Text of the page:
I'm trying to evaluate how we should build out our team in order to be more efficient and productive. I would be excited to hear how you setup your company or how you'd suggest we setup ours. Thanks! Example... Internal team: 1 Front end developer 1 Back end developer 1 Designer (wireframes only) 1 Marketing 1 Sales 1 Support 1 Q/A 1 Book keeping External team (outsource) Q/A Design (actual graphics) Support (help desk) Accounting
Instead of looking at who does what .. why not look at the things that need to get done for a small techology team.
Product: 6 people
- 3 full stack engineers
- 2 front end developers
- 1 designer / product person
Marketing & Community, 1 person
- Full time hire, or CEO
Support & Operations, 1 person
- Part time hire, or CEO + Whole team
I believe it's important for everyone on the team to help with support. Also, if you have a great product, then support shouldn't be that taxing.
Q&A is usually needed when you have a bad development process (no unit testing or continuous integration deployments).
Outsource everything else.
- HR stuff
- Government program paperwork
Hope that helps.
P.S. I would put as many people on product as that's where you'll get the most bang for your buck.
I need to know more about the type of software you are developing and how big the team will need to get in the long term. A few key rules: 1) Your first 10 people should be the best you can find - alter the organization to meet capabilities of the first 10 employees. 2) Don't hire anyone who is not exactly what you are looking for (Go without until you find the right person) 3) As CEO, stay hyper focused on product management - if you define the wrong product features, your organization no matter how it is structured, will waste its time. Frankly the CEO should probably do Sales/Marketing for a while. 4) For book keeping and such find a mother who's kids are in college. She is great at managing chaos and will compensate for your ADHD (all great entrepreneurs have ADHD). 5) No part time people on core jobs (i.e. development) 6) Don't outsource any part of the product that is close to the customer feedback loop. i.e. don't outsource the iPhone app if that is 90% of how you engage customers. You need a really tight lean update loop on product requirements/product evolution.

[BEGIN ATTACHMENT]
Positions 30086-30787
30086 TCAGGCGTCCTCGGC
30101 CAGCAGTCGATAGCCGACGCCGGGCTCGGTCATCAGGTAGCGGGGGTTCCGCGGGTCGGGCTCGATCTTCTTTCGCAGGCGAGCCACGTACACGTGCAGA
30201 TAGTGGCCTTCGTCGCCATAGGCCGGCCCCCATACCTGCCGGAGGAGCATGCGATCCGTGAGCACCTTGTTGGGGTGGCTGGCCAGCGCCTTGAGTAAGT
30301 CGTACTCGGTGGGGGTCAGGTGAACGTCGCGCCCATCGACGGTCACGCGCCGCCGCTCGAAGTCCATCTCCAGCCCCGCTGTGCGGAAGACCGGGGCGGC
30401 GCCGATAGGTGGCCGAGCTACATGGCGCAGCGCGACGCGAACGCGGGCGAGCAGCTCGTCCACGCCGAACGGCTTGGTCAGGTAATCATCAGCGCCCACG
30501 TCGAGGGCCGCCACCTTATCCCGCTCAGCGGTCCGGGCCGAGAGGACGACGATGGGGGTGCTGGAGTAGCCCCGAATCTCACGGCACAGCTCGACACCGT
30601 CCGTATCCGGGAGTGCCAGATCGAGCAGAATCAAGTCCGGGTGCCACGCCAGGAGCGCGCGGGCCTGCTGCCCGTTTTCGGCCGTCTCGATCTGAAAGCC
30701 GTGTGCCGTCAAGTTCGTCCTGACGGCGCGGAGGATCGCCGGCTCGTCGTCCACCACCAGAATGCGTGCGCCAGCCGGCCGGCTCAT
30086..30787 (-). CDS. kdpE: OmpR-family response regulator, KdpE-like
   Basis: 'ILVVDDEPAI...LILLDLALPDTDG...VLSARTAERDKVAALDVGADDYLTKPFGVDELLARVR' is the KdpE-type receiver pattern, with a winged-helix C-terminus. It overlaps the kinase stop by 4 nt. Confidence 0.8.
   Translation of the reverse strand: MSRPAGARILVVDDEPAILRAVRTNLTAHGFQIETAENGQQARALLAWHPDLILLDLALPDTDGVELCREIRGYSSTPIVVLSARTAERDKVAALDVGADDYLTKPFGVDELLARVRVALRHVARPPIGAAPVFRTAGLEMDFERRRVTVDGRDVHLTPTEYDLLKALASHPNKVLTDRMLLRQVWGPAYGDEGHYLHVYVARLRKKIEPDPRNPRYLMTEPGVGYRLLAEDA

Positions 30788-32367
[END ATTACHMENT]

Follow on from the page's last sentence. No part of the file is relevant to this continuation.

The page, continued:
I've been involved in three different software startups. My first was completely bootstrapped on a credit card. I sold it during the dotcom era for a low 7 digit figure. My second was building a new division for an existing venture. We had completely in-house staff. I managed 54 people on my team. I currently am helping another start up software company. We just launched a SaaS product.
It is a bit difficult to give you a good answer to your question without knowing more about the project. Nonetheless, here are a few things to consider:
1. If your product is ready for market, sales and marketing should be your focus. How you allocate to these roles largely depends on your product and budget. If your product is sexy enough and your sales funnels sticky enough, you might allocate more to marketing and less to a staffed sales force.
2. Do you have enough sales to justify a full-time support person? If not, that person might be able to handle Q/A when not interacting with a customer.
3. Bookkeeping and accounting can easily be outsourced, at least in the beginning. There are good online services for managing your sales transactions on the front end.
4. You might consider outsourcing your wireframing until you are at a place where you have the cash flow and customer base to justify keeping someone busy full time with all your iterations.
5. If you are considering offshore outsourcing, we need to talk. I've been using onshore and offshore for the past four years consistently. I can save you lots of time and money from the lessons I've learned.
Let's schedule a concise call. I can definitely help you on this project.
All the best!
Great answers. Just remember when you compartmentalize people you may end of with people sitting around doing nothing or even worse people doing nothing while pretending to be doing something worthwhile on your time and on your dime. I would hire Full Stack Developers only and outsource everything else. You will probably know when you need to add more staff and other positions. The key is to hold everyone accountable whether they are sitting in-house or "outhouse" (out sourced).
Michael T. Irvin